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January 18th, 2004 - LiveJournal Development [entries|archive|friends|userinfo]
LiveJournal Development

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January 18th, 2004

S1 in C [Jan. 18th, 2004|11:50 pm]
LiveJournal Development

lj_dev

[bradfitz]
I rewrote S1 to be in two halves: generating a data structure with everything to be shown, and flattening it down based on their style (template) into the final result.

That by itself was minimal code... replacing fill_var_props() with a constructor for either an S1::Node or S1::NodeArray. Or a simple node which is just a scalar holding text, like $lastn_page{name} = LJ::ehtml($u->{name}.

Anyway, I then rewrote the flattening part 4 ways in Perl, and one way in C.

The 4 ways in Perl were:

-- via lots of regexps, like the old way.

-- with dynamically generated code blocks, one per template element

-- a mix of the two above, depending on if if the flattener was called recursively from a NodeArray's flattening. (generating the code block was expensive, so I figured it only made sense to do it if it was to be used more than once... being inside a NodeArray was the perfect heuristic)

-- Perl code that could be easily ported to C. (the prototype before I dived into C) This involved a first pass to calculate the total length. Whenever an attribute was used with a transform, the attribute had to be flattened first, if it wasn't a text node. Then that's cached away inside the node, so the second stage could use it. After the total length is calculate, a scalar buffer of that length is allocated (my $buf = "-" x $len) and the recursive stage begins, always taking $buf and a position into it to copy its node. It returns the position it ended at. Lots of paranoia about actual lengths not matching expected lengths from the previous stage.

Then the C way, as described above in the last Perl version.

The C version was the fastest, but only 7-9% faster than the old code. Not sure if it's worth it.

I had fun, though... I'd never written any Perl/C code before, and my code compiled and worked on its first run. It's definitely not as hard as I'd always expected.

The experimental version of ljviews.pl is:
http://zilla.livejournal.org/attachment.cgi?id=1995&action=view

Attached to this bug about using C to make fast versions of hot functions:
http://zilla.livejournal.org/show_bug.cgi?id=1646

It contains all the different variations. Search for "render_node", "gen_node_code", "node_length", "render_node_recurse", etc. That's the new stuff.
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Rudimentary Offsite User Auth Mechanism [Jan. 18th, 2004|11:58 pm]
LiveJournal Development

lj_dev

[mart]

There was a recent post about ways to validate if a given person is the LJ user they claim to be. One that intriegued me was temporarily adding a GUID to the interests list and then parsing the userinfo page. This leads me to the following proposal, which is a less hacky version of that.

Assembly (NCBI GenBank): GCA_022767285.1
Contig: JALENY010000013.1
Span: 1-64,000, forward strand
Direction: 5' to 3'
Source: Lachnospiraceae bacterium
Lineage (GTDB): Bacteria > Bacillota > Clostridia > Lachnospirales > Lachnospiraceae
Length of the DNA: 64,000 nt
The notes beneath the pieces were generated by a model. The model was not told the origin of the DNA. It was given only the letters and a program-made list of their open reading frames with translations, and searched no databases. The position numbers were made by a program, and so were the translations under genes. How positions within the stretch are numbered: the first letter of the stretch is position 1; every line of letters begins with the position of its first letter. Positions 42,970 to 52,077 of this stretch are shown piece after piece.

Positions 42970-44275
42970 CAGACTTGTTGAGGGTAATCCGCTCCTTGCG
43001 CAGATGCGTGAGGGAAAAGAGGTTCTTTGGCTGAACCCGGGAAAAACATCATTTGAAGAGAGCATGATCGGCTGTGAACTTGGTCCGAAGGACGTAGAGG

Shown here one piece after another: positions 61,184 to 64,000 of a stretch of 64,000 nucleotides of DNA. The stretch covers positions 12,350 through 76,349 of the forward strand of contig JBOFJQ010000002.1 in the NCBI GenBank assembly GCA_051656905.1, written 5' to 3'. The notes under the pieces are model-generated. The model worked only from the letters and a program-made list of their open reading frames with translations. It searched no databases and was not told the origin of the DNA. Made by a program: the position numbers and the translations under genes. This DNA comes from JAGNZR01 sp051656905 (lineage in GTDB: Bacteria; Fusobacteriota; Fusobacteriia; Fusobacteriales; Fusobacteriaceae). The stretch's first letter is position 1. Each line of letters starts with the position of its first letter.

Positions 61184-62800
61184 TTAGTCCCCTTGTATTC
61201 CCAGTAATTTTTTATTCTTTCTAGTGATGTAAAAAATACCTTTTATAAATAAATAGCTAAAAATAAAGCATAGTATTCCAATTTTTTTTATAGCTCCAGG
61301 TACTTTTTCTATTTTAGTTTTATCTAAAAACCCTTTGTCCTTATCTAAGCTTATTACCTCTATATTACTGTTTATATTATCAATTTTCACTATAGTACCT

The mechanism is simple, really. The external site provides the user with a link to a URL like http://www.livejournal.com/tools/auth_add.bml?token= followed by some identifier which is just an arbitrary string generated and stored by the originating site. LiveJournal will generate a page with a button to confirm the token and, if the user confirms, the token will be stored on the server related to the userid of the remote user.

The external site can also (optionally, I guess) provide a parameter for a URL to return to once the process is complete, which LiveJournal would link to and take the user back to the originating site.

There is then another URL which does not require a remote user which is called with a username and token and simply responds “YES” if the given token is stored for the given user, and “NO” if it is not. Presumably the URL supplied by the originating site above would cause the software at that site to request this URL and see if the token was added to the given account.

The above is the basic outline. It will probably end up being a little more complex than this, for example having the tokens expire after 30 minutes. Perhaps we could also allow the site to restrict the journaltype too so that they can require that only journaltype P can auth with them, although I suspect that would be a separate information-retrieval API rather than part of this system, since sites would probably want to validate that an account exists and is of a given type before they create the account on their system, rather than creating it and not letting it validate later.

The only real problem I see with this system is that LJ may get stuck supporting it even after something better comes along. However, I suspect the usual transitional period would be provided before this protocol was ditched after the advent of a superior system. It's got to be better than sites pulling down userinfo pages!

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